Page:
I can tell you this on a stack of Bibles: prisons are archaic, brutal, unregenerative, overcrowded hell holes where the inmates are treated like animals with absolutely not one humane thought given to what they are going to do once they are released. You're an animal in a cage and you're treated like one.
No man survives when freedom fails. The best men rot in filthy jails, and those who cry 'appease, appease' are hanged by those they tried to please.
We judge ourselves by what we feel capable of doing, while others judge us by what we have already done.
I have been studying how I may compare This prison where I live unto the world; And, for because the world is populous, And here is not a creature but myself, I cannot do it. Yet I'll hammer it out.
When I was in prison, I was wrapped up in all those deep books. That Tolstoy crap - people shouldn't read that stuff.
They took away my money, my family, and my security. Why couldn't they destroy my ideas? We will question them in court tomorrow as we trigger The Revolution of all revolutions!
Corporal punishment falls far more heavily than most weighty pecuniary penalty.
If you want total security, go to prison. There you’re fed, clothed, given medical care and so on. The only thing lacking…is freedom.
Written laws are like spiders' webs, and will, like them, only entangle and hold the poor and weak, while the rich and powerful will easily break through them.
When you are younger you get blamed for crimes you never committed and when you're older you begin to get credit for virtues you never possessed. It evens itself out.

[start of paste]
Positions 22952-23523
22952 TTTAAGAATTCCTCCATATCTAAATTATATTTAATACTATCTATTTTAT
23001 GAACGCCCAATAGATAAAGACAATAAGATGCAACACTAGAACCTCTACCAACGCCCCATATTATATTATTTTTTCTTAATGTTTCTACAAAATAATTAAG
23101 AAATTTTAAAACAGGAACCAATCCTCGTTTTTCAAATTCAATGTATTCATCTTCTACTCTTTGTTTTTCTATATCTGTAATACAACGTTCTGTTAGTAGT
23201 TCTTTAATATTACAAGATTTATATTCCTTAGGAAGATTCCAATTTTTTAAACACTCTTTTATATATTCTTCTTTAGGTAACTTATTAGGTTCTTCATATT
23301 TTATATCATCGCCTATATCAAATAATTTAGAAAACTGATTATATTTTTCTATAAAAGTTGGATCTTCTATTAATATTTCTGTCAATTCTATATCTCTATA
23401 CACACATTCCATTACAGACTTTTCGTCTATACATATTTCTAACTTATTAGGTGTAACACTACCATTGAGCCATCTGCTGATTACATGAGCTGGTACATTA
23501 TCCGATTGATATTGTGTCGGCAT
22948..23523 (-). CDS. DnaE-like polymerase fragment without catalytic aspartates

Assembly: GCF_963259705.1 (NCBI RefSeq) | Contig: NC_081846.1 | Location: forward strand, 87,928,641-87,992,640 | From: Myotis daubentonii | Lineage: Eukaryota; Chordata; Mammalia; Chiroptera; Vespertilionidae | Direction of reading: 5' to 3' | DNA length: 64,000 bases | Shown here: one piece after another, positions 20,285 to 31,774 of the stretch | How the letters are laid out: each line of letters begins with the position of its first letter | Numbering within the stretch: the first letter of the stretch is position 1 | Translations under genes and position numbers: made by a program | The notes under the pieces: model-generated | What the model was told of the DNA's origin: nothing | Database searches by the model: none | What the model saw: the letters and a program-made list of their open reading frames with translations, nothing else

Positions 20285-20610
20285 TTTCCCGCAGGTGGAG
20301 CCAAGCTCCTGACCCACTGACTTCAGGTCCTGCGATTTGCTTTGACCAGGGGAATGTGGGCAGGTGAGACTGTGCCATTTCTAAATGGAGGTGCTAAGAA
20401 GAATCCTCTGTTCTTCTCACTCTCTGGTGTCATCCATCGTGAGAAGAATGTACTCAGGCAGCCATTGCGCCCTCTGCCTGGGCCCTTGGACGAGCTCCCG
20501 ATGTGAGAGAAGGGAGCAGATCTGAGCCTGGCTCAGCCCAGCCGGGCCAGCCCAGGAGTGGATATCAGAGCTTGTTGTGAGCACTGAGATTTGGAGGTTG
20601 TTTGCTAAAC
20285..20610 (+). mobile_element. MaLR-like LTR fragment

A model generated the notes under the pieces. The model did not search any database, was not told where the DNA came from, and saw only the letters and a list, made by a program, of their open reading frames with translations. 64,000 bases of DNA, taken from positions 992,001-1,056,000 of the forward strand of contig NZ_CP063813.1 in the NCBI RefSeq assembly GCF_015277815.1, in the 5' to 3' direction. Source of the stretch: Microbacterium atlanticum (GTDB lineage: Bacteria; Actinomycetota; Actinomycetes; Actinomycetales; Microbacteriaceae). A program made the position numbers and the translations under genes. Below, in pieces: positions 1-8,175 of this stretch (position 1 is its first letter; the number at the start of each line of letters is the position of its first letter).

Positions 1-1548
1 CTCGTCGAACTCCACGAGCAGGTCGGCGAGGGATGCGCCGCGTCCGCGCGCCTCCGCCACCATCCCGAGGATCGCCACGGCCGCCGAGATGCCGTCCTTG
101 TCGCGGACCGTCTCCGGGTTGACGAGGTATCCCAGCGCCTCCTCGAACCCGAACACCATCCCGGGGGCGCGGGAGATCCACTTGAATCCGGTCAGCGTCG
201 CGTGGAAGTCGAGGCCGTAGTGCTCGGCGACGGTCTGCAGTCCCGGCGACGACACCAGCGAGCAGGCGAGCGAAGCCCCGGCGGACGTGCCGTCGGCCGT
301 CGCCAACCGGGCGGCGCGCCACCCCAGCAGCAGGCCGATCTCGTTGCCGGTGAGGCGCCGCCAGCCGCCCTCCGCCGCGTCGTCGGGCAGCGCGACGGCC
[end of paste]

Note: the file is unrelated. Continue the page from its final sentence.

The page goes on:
By noiselessly going to a prison a civil-resister ensures a calm atmosphere.
It is impossible to go through life without trust: That is to be imprisoned in the worst cell of all, oneself.
I have paid no poll-tax for six years. I was put into a jail once on this account, for one night; and, as I stood considering the walls of solid stone, I could not help being struck with the foolishness of that institution which treated me as if I were mere flesh and blood and bones, to be locked up...I saw that, if there was a wall of stone between me and my townsmen, there was a still more difficult one to climb or break through, before they could get to be as free as I was.
Once we are destined to live out our lives in the prison of our mind, our duty is to furnish it well.
In prisons, those things withheld from and denied to the prisoner become precisely what he wants most of all.
The worst of prison life, he thought, was not being able to close his door.
I wrote a million words in the first year, and I could never have done that outside of prison.